Biopharmaceutical Manufacturing: The Challenge of Global Regulatory Compliance - Pharmaceutical Technology

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Biopharmaceutical Manufacturing: The Challenge of Global Regulatory Compliance
This article provides an overview of regulatory issues facing companies that seek to market their biopharmaceutical agents globally, including a trend toward harmonization of requirements as well as the differences in rules concerning applications, GMP standards, and communication with reviewers.


Pharmaceutical Technology


Summary

Given the differences in requirements and expectations among US, European, and Japanese regulators, companies must take a global approach to regulatory compliance issues. For companies looking to expand globally, success often requires building strong working relationships with manufacturing partners that possesses the right degree of vigilance, communication and focus on quality. Following are three golden rules that generally help to smooth the marketing authorization process.

Never take compliance for granted. Differing interpretations of simple international guidelines can hinder the approval process. Therefore, it's critical for biopharmaceutical companies to either build expertise in global regulatory affairs or partner with a CMO that has a strong audit history with regulators in the US, Europe, and Japan. Working with a regulatory group that has the capacity to monitor multiple global entities enables a company to remain apprised of any regulatory changes that can affect their products.

At a minimum, smaller biotechnology operations should consider a CMO's familiarity with global regulatory issues. 0thorities can minimize the potential for costly production delays. An experienced facility will be able to smoothly implement processes and procedures that satisfy the needs of multiple international agencies.

Communicate regularly. When a regulatory group works collaboratively with the technical experts in a manufacturing operation, required facility or procedure changes are likely to be completed smoothly and effectively. As a consequence, it's important for biopharmaceutical companies to consider communication practices when building their regulatory capacity, either internally or with a CMO. Regulatory groups need to communicate consistently with the entire manufacturing organization, including technical services, quality groups, and laboratory personnel. Everyone involved in the manufacturing operation not only should understand the changes that are being required, but also should grasp the rationale behind them.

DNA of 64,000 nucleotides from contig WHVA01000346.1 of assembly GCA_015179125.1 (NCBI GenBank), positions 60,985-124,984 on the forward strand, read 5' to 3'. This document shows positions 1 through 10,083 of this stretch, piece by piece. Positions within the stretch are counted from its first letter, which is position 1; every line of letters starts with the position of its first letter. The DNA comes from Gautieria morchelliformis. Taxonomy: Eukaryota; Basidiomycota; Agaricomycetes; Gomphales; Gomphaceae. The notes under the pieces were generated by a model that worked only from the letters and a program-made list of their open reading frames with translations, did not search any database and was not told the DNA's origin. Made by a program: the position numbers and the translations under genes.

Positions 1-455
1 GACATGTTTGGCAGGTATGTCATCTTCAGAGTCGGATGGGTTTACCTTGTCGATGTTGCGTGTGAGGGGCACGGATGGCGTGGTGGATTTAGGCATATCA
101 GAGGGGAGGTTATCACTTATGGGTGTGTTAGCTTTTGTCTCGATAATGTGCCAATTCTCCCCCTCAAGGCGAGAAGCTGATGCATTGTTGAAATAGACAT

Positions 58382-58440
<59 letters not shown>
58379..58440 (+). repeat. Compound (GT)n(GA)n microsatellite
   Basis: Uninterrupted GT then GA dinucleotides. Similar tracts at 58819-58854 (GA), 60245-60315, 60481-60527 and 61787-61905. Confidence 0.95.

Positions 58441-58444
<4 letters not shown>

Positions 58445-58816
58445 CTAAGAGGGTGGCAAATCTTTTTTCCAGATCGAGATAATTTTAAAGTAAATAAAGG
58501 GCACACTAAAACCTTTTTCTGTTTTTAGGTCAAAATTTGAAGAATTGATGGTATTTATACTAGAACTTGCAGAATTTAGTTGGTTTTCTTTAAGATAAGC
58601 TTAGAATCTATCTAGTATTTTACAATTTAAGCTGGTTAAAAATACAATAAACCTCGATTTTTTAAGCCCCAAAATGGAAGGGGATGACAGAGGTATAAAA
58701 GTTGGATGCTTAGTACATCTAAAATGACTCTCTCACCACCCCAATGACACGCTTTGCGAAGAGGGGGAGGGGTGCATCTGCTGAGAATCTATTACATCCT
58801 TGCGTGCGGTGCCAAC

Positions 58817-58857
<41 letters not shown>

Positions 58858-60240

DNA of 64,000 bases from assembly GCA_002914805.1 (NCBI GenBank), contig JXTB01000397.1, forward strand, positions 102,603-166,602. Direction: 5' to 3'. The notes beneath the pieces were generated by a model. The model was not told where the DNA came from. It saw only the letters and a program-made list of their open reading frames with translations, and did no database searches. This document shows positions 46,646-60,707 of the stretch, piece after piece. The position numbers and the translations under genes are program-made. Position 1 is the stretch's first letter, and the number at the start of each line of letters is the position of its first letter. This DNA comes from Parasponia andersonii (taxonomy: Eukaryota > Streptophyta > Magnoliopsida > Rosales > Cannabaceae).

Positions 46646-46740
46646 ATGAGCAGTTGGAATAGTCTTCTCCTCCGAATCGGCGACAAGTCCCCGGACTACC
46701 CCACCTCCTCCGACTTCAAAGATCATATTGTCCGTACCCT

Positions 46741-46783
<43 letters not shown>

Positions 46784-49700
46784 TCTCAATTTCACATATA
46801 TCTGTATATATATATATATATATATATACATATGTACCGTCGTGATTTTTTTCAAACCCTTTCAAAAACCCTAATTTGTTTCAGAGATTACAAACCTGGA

Strive for quality. It's possible, when dealing with multiple regulatory groups, to lose sight of the ultimate goal of ensuring patients get the drugs that give them the best opportunity for treatment. Having a tunnel-vision approach toward GMP standards, in which changes are made only for the sake of compliance, places a company at risk for delaying marketing availability of a product that could potentially save lives.

When working with a CMO, biopharmaceutical companies need to consider the manufacturer's overall approach to quality, rather than just its history of GMP compliance. It's important for companies and their CMOs to understand and appreciate the unwritten expectations behind these requirements. By working on the front end of the development process to ensure facilities, procedures, and products are of the highest quality, companies will be much more effective in getting vital drugs to the patients that need them.

Kelly Davis is the senior manager of regulatory affairs at Baxter Pharmaceutical Solutions (Bloomington, IN), tel. 812.333.0887, fax 812.332.3079,


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